Day 4 was supposed to be our 'easy day' since having done nothing but climb for 3 days, our route now took us steadily downward. Everything was beautiful and idyllic until we began seeing fresh Grizzly tracks on the very trail we were on (apparently, bears are as big a fan of the 'easy path' as humans are). Although the massive prints of an adult male grizzly coming towards us were disconcerting enough, it was the clear side-by-side prints of Momma grizzly and her cubs that were just ahead of us that made all of us more than a little nervous. Although there have been incidents where single rogue bears have attacked and killed people in Yellowstone, the vast majority of attacks (including some fairly recent ones) occurred when hikers surprised a mother bear and her cubs. It's easy enough to rationally reassure oneself that a grizzly attack is exceedingly unlikely, until you're following tracks clearly made just an hour or two in front of you.
Despite some nervousness, which we addressed mostly by periodic shouts (this had very much a 'whistling past the graveyard' feel to it), we survived our proximity to grizzlies and arrived at our final campsite, crossing a beautiful creek/river that ran down the middle of an incredible meadow. Our final night took place at the height of the Perseids meteor shower, and corresponded with the only clear night of our 5 day trip. After dinner and a round of communal joke-telling, darkness finally arrived. We decided to pull out our sleeping mats, put on our cold weather gear (the clear sky meant temps in the 40's), and parked ourselves on the hillside for a couple of hours watching the show.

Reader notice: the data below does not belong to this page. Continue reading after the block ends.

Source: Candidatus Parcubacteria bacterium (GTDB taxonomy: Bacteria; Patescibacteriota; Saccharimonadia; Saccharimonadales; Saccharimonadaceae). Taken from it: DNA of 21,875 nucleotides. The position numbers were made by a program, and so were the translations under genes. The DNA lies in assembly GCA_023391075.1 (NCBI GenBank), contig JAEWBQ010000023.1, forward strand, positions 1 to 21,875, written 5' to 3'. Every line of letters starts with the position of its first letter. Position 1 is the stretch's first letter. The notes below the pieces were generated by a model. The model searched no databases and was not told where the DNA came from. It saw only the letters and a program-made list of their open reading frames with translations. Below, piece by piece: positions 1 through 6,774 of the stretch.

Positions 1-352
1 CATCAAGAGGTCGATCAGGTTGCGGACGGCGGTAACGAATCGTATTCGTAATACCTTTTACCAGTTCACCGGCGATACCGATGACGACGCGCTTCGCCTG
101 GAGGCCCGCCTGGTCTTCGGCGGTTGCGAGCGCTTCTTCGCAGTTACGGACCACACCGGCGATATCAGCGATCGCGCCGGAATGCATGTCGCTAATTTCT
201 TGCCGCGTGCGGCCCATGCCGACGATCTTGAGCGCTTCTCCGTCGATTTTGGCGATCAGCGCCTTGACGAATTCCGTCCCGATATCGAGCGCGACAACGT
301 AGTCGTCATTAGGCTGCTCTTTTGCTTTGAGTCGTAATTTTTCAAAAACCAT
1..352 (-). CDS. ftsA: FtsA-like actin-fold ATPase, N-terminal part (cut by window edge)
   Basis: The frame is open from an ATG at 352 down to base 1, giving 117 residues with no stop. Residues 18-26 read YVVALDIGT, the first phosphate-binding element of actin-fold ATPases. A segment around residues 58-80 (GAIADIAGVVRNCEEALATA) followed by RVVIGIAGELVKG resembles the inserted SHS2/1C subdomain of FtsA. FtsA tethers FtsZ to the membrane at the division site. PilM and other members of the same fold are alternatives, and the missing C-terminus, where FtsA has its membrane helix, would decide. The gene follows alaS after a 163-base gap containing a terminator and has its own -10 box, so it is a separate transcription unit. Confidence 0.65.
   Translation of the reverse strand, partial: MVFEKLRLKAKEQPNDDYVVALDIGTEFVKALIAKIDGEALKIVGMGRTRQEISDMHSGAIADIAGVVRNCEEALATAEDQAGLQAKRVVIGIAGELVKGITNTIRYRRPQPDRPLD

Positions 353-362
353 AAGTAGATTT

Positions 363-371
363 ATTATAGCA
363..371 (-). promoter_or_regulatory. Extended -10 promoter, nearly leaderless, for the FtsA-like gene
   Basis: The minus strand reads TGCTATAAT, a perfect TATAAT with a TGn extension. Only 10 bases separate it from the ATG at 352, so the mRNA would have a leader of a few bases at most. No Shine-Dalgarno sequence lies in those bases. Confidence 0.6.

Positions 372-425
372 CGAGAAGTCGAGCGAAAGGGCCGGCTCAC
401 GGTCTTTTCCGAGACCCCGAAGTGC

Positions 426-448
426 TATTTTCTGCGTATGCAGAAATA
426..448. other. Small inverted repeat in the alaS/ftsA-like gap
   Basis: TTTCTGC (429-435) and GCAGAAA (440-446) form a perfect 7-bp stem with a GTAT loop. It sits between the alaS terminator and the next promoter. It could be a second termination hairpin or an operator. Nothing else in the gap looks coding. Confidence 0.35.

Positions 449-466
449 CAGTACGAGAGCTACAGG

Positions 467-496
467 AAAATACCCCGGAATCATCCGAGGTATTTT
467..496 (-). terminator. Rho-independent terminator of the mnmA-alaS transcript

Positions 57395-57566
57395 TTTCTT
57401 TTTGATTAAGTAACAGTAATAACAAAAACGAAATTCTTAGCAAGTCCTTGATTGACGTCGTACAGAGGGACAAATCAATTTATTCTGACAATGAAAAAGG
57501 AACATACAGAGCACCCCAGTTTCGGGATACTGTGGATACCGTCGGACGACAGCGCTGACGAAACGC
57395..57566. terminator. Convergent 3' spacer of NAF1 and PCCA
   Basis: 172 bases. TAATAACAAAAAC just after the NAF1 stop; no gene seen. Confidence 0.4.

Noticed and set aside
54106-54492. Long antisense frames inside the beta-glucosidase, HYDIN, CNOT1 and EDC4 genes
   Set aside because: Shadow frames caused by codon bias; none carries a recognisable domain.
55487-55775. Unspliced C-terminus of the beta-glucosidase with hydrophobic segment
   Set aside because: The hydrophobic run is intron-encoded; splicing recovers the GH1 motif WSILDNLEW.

The next day, we hiked a leisurely 3 miles out to our pickup point.
What a great trip. If you get the chance to hike the Yellowstone backcountry, I cannot recommend it enough. And you won't find a better partner to help you make it happen than the Wildland Trekking Company. We loved our guides Chris and Rob so much, we invited them out to dinner in Bozeman, Montana that night and had a great time. There is a huge microbrewing community in this area, and one of the added pleasures of the trip was getting to sample some wonderful Montana and Wyoming brews along the way.
Tonight, I'll enjoy my first glimpse of Robert Griffin III since I missed his debut in Buffalo. But I can't say I was sorry. I'm pretty sure the view I had that night topped anything even RG3 could have shown me. Probably the best thing about this trip was being able to share it with my son. One of the sad truths of life is that we spend so much time on things that don't matter, failing to take advantage of the opportunities staring us right in the face. I know my son and I will both remember this trip for a long time. I learned things about him I didn't know - like how physically tough he is. But most importantly, we got to share an amazing place together.